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strategy

Beijing Announces Visa and FDI Incentives to Attract Foreign Talent

Beijing has announced new visa, residency, and foreign investment incentives in ...

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finance

China to Simplify Business Registration for Foreign Investors

China will simplify business registration procedures for foreign-invested ...

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Resurgent Chinese visitors offset lethargic tourism sector

A resurgence of Chinese visitors is a highlight for the domestic tourism sector, which ...

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Former New Zealand ambassador to China reflects on his time in...

We first visited Beijing in October 1976, just a few weeks after the death of Chairman ...

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general

Mandarin language assistants welcomed

Forty eight Mandarin Language Assistants were officially welcomed to New Zealand ...

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China declares no new coal mines for next three years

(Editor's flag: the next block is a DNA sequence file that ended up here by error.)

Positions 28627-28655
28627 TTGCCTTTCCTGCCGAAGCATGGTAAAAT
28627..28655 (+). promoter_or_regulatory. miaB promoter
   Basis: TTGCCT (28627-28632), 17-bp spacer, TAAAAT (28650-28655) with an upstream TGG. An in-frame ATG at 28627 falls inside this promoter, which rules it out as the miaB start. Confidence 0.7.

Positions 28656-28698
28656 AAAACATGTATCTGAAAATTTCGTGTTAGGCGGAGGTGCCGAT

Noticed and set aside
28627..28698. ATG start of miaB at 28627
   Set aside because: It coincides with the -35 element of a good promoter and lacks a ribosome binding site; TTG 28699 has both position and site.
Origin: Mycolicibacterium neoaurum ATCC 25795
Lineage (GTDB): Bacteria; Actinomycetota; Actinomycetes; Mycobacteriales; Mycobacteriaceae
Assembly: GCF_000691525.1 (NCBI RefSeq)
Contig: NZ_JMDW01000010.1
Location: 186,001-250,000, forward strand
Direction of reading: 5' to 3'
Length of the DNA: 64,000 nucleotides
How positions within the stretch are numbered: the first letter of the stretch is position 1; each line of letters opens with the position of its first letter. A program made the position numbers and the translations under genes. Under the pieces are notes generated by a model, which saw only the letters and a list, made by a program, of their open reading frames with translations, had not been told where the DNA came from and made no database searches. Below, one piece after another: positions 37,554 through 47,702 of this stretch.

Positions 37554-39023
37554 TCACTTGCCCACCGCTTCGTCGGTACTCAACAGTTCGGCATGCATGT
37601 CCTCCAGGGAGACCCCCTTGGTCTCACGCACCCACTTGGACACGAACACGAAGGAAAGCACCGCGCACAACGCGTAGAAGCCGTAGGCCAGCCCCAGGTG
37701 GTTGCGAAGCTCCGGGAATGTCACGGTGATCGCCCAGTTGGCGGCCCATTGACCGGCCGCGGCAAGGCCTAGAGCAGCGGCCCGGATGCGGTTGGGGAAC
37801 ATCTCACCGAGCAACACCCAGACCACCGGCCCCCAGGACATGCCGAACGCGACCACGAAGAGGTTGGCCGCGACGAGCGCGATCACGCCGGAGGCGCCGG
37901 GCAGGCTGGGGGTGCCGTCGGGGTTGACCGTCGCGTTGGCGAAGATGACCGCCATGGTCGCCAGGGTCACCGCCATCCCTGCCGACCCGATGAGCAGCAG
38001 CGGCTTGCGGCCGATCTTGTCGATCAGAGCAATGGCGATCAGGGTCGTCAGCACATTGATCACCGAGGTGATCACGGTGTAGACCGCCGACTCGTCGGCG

Commentary

China announced plans recently to halt new coal mine approvals for the next three years, and close 1,000 coal mines as part of its fight against air pollution. The announcement, made in a speech by the Head of China’s National Energy Administration at the annual meeting of energy planners, also includes plans to further cut coal’s share in China’s total energy mix and increase alternative energy sources.
“It's an important and also inevitable step as China moves away from its coal addiction. The demand for coal has been dropping in the last two years, making existing coal mines increasingly difficult to run,” said Li Yan, Head of Climate & Energy in Beijing, Greenpeace East Asia. “The next step is to put a national cap on the production and use of coal in China’s next five year plan starting this year”.
“Not only is this a nail in the coffin for king coal, but it sends a clear signal to investors and leaders around the world to immediately speed up the transition to renewables."
This announcement sends another signal that the Chinese government is serious about tackling coal’s impact on worsening air quality in big cities, as well as its impact on water shortages and ecological degradation in vulnerable land-locked regions. In November last year, China announced its intention to peak CO2 emissions by 2030 at the latest and to ramp up clean energy use to around 20% by the same year.